New London Routemaster buses

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A0wen

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Anyone been on one yet? Are the worth the price or is it just an expensive white elephant?
Far too soon to establish if it's a white elephant.

If you looked at the original RM you could easily have claimed that was a white elephant. It didn't sell outside London, was front-engined and 2 manned at the time the industry was moving to rear-engine OMO vehicles. Yet few would claim they were anything other than successful.

Compare and contrast with the Daimler Fleetline.

LT bought over 2,500 of these yet started withdrawing them when they were as little as 8 years old. However they saw long service in other areas like the West Mids for over 25 years. So you could say from LT's point of view they were white elephants, yet wider evidence doesn't support that.

The new London bus's success will depend on a few points:

- passenger reaction
- reliability in service
- uptake by other operators

and, more difficult to identify, whether it moves bus design forward.

It's got alot of technology which could easily be seen in mainstream vehicles in years to come.
 

Ivo

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Is there any way of knowing which journeys will be run by Borismasters? I will be in London on Thursday and would like to at least see the new vehicle in action...
 

Anon Mouse

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Routemasters are rostered on the 'heritage' routes and a number of the open top tours....oh hang on, you are refering to the Borismobile! :)
 

EM2

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At the moment, it's only route 38 Victoria - Clapton.

Personally, I think they're a colossal waste of money, there was nothing wrong with the artics, and even if you think there was, over 90 standard hybrid buses could be bought for the £11m that this fleet of eight have cost.
 

Anon Mouse

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At the moment, it's only route 38 Victoria - Clapton.

Personally, I think they're a colossal waste of money, there was nothing wrong with the artics, and even if you think there was, over 90 standard hybrid buses could be bought for the £11m that this fleet of eight have cost.
Not that I'm complaining, those artics are well suited to Go North East's number 58 ;)
 

Ivo

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I know it's only on the 38 - but if there is only one currently operational, the odds of using are pretty slim! Is it on one specific duty or is it likely to change?

The ex-London Citaro artics suit the Bristol 904 Park & Ride well too ;)
 

A0wen

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The Routemaster did sell outside of London

Northern General had a sizeable fleet of front loading Routemasters, and at least one is preserved.......... http://www.flickr.com/photos/emdjt42/3447003757/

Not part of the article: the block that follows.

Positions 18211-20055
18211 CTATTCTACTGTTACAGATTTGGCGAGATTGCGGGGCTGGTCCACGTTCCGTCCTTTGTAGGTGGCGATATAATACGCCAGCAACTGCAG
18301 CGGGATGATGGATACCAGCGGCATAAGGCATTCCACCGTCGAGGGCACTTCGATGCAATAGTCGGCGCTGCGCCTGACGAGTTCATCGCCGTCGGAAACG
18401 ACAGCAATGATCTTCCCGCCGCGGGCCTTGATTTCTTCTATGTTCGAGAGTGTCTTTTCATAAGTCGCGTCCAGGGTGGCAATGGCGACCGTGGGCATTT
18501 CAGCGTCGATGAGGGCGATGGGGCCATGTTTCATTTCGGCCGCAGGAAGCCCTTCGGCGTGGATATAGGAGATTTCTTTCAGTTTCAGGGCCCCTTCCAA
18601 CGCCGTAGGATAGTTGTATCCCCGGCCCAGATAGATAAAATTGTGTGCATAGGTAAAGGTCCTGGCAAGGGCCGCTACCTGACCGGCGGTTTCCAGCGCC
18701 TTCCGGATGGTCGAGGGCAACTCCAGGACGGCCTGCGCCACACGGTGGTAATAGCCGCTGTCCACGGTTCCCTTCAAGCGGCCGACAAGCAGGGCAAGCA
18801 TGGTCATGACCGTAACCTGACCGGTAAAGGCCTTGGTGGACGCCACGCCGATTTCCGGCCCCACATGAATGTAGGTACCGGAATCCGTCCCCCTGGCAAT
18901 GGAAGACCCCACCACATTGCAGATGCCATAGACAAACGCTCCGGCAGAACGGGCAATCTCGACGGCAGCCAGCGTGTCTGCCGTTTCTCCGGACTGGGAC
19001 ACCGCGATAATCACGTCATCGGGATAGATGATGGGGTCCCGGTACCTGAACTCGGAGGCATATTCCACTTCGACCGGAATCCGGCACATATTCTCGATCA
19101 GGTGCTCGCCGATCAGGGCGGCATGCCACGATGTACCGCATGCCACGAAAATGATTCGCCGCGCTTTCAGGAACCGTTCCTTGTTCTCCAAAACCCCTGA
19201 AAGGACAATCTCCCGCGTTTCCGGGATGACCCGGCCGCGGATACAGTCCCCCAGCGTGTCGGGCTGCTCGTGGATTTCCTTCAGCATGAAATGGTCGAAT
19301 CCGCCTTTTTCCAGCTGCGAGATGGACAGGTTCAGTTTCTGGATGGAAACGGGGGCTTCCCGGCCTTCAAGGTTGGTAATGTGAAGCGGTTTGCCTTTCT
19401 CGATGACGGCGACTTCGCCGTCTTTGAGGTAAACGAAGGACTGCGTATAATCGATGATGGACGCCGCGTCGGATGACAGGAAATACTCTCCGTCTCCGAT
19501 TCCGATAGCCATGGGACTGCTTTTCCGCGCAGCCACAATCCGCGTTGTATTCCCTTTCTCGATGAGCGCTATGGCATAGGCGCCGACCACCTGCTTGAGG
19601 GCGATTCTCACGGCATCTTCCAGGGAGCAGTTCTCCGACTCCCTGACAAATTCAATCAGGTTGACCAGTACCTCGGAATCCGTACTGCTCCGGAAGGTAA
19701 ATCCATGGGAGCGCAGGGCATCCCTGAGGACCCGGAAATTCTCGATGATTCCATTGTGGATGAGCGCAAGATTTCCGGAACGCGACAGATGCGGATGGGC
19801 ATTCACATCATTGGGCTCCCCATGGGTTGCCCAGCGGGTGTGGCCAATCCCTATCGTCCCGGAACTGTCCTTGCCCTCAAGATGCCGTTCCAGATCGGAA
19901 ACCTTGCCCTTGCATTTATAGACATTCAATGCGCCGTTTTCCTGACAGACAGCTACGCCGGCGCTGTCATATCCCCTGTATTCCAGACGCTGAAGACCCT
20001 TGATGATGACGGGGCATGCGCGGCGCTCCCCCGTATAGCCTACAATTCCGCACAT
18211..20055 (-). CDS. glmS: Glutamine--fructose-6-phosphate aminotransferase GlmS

(I think the guy who's Flickr this is off is on here so I hope he doesnt mind!)
Sorry - should have put 'barely' sold outside London.

If Wikipedia is to be believed Northern General bought 50 new plus one prototype.

Compared to other buses of the same generation, the RM had a production run of 2876 - virtually all of which went to LT (or London Country).

The Bristol Lodekka sold over 5,200 to various operators - it would probably have been more if Bristol hadn't been prevented from selling in the open market.

The later Bristol VR sold over 4,500.

The Atlantean came in at over 15,000.

None of these three sold to LT in any volumes - the Atlantean was rejected in favour of the Fleetline. I don't think LT ever took Bristol double-deckers post war ?
 

WillPS

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At the moment, it's only route 38 Victoria - Clapton.

Personally, I think they're a colossal waste of money, there was nothing wrong with the artics, and even if you think there was, over 90 standard hybrid buses could be bought for the £11m that this fleet of eight have cost.
That £11m for a fleet of 8 contains a significant amount of development money - a burden most operators don't carry and will become decreasingly significant as the fleet size increases. By the time you have a fleet of 90 (still a drop in the ocean for London) the difference will be far less galling.

It's all rather more important than that anyway, it will (hopefully) be a much better bus for London and will certainly become iconic for the city in a way that I'm not sure anything has been since the Millennium attractions.
 

bb21

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That £11m for a fleet of 8 contains a significant amount of development money - a burden most operators don't carry and will become decreasingly significant as the fleet size increases. By the time you have a fleet of 90 (still a drop in the ocean for London) the difference will be far less galling.

It's all rather more important than that anyway, it will (hopefully) be a much better bus for London and will certainly become iconic for the city in a way that I'm not sure anything has been since the Millennium attractions.
I agree that talk of how expensive development costs really are cannot be started yet just for now as we await the next batch of orders.